EditorDebuggerPlugin in Godot – Complete Guide

Welcome to the world of game development and specifically, the realm of Godot Engine! As developers, we’re always on the lookout for ways to enhance our workflows and make debugging processes more efficient. Whether you’re a beginner just starting to dip your toes into game creation or a seasoned pro looking to polish your skills, understanding the inner workings of debugging tools is essential. Today, we’re diving into an exciting feature available in Godot 4 – the EditorDebuggerPlugin class. This powerful class offers developers a way to extend and customize the editor’s debugging capabilities to fit their specific needs. So buckle up and get ready to learn how this can revolutionize the way you debug your Godot projects.

What is EditorDebuggerPlugin?

EditorDebuggerPlugin is a class within Godot Engine, designed to interact with the editor’s debugger. By inheriting from this base class, you can implement custom debugger plugins that enhance the development environment to your liking. Imagine crafting a debugger that works precisely how you want, giving you control over the debugging experience and making it easier to troubleshoot and resolve issues in your game.

What is it for?

The reason we delve into the EditorDebuggerPlugin is to create more adaptable and targeted debugging processes. With this nifty tool, developers can listen for specific messages from the game, display custom data in the debugger, and establish a smoother workflow when tracking down those pesky bugs. It’s about marrying functionality with convenience for a more streamlined game development journey.

Why Should I Learn It?

Understanding how to use the EditorDebuggerPlugin can significantly empower your development process. By creating customized debugging tools, you can:

– Speed up the debugging process by focusing on specific areas of your game.
– Improve the clarity of debugging information through custom visuals or outputs.
– Enhance the overall development experience with a tailored workflow.

Learning to harness the power of the EditorDebuggerPlugin is not only a step forward in mastering Godot but also an investment in refining your development strategy. Let’s embark on this exciting journey together and unlock the full potential of your game debugging tools!

CTA Small Image
FREE COURSES AT ZENVA
LEARN GAME DEVELOPMENT, PYTHON AND MORE
ACCESS FOR FREE
AVAILABLE FOR A LIMITED TIME ONLY

Creating a Simple EditorDebuggerPlugin

To get started with creating a customized debugger plugin for your Godot project, we first need to define a new script that inherits from EditorDebuggerPlugin. This script will be the foundation for adding our unique functionality.

extends EditorDebuggerPlugin

Next, we override the on_enter_tree method to register our plugin with the editor. This method is called when the plugin is activated and the plugin enters the Scene Tree.

func _enter_tree():
    print("My custom debugger plugin is now active!")

The on_exit_tree method is also essential as it’s called right before the plugin is deactivated. Here we can clean up any resources or references specific to our plugin.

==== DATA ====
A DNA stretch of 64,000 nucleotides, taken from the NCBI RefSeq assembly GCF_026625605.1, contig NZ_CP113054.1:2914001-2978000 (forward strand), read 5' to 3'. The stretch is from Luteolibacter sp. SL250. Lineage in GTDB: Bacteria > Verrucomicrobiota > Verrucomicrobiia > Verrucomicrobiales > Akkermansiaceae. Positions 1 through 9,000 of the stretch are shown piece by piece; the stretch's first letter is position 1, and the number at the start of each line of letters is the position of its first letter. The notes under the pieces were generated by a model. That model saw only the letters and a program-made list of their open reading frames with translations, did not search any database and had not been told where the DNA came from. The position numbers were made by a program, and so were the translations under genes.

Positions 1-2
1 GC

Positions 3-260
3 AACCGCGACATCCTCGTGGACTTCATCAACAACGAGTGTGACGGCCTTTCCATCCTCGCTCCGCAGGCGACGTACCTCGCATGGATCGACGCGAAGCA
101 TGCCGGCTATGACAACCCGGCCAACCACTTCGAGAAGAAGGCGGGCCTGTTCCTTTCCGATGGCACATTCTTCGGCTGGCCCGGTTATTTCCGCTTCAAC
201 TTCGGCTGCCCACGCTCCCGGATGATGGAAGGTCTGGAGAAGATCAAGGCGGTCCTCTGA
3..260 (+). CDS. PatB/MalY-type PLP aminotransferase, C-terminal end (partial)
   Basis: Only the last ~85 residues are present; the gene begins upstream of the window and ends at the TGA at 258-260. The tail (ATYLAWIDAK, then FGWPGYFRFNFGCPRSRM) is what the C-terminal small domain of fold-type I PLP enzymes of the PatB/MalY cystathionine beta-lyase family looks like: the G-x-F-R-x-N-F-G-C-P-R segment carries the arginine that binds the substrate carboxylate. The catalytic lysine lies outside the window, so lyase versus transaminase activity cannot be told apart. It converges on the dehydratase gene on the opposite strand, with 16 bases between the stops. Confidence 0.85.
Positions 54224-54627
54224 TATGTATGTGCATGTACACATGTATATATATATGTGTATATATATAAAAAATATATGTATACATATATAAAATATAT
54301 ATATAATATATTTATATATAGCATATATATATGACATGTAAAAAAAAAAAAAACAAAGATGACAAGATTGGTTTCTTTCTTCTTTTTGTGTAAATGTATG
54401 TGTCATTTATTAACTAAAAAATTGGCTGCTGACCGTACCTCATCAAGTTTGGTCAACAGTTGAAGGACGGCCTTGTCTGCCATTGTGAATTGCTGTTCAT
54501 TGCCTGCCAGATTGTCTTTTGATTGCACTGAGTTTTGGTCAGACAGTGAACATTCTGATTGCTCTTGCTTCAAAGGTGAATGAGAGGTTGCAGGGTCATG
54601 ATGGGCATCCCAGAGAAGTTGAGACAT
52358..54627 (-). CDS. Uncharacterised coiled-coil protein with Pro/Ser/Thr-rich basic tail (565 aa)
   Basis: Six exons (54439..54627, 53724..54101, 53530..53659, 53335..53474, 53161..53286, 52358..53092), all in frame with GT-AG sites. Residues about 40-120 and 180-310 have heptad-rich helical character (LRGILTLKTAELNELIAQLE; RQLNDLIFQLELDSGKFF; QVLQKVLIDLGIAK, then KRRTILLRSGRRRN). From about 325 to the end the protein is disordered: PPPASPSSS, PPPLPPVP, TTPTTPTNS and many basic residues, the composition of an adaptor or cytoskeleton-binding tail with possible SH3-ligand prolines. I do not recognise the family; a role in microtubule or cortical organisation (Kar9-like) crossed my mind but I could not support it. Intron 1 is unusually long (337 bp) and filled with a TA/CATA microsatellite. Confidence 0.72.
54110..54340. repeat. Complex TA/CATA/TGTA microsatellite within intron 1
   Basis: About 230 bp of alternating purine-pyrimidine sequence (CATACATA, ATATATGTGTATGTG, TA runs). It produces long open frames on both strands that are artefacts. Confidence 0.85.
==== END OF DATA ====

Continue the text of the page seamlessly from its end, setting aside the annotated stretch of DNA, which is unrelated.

func _exit_tree():
    print("My custom debugger plugin is now inactive.")

Intercepting Debugger Messages

A core feature of the EditorDebuggerPlugin is the ability to listen for messages from the game’s debugging interface. Using the forward_debugger_message method, we can intercept and handle messages as needed.

func _forward_debugger_message(p_message):
    if p_message == "custom_message":
        print("A custom message is received from the game.")

This method needs to return true if the message was handled, or false otherwise to allow the debugger to continue processing.

func _forward_debugger_message(p_message):
    if p_message == "custom_message":
        print("A custom message is received from the game.")
        return true
    return false

Manipulating Debugger Panels

We can add custom debugger panels for our game’s specific needs through the EditorDebuggerPlugin. First, we create a Control node representing our panel’s UI.

var my_custom_panel = preload("res://path_to/MyCustomPanel.tscn").instance()

We then add it to the debugger’s Inspector Dock with a unique name for it:

func _enter_tree():
    add_inspector_dock("My Custom Panel", my_custom_panel)

To remove the panel when our plugin is deactivated, we’d use:

func _exit_tree():
    remove_inspector_dock(my_custom_panel)

Debugging with Custom Inspectors

Sometimes, a game object may require a unique way to be inspected. Here’s how to add a custom inspector to our plugin. First, create the inspector script.

func can_handle(object):
    return object is MyCustomResource  # Replace with your logic

func parse_message(message, object):
    # Your custom parsing logic here

Then, inform the debugger when the inspector is created and make sure to clean it up properly when the plugin is deactivated.

func _enter_tree():
    add_inspector_plugin("My Custom Inspector", MyCustomInspector.new())

func _exit_tree():
    remove_inspector_plugin("My Custom Inspector")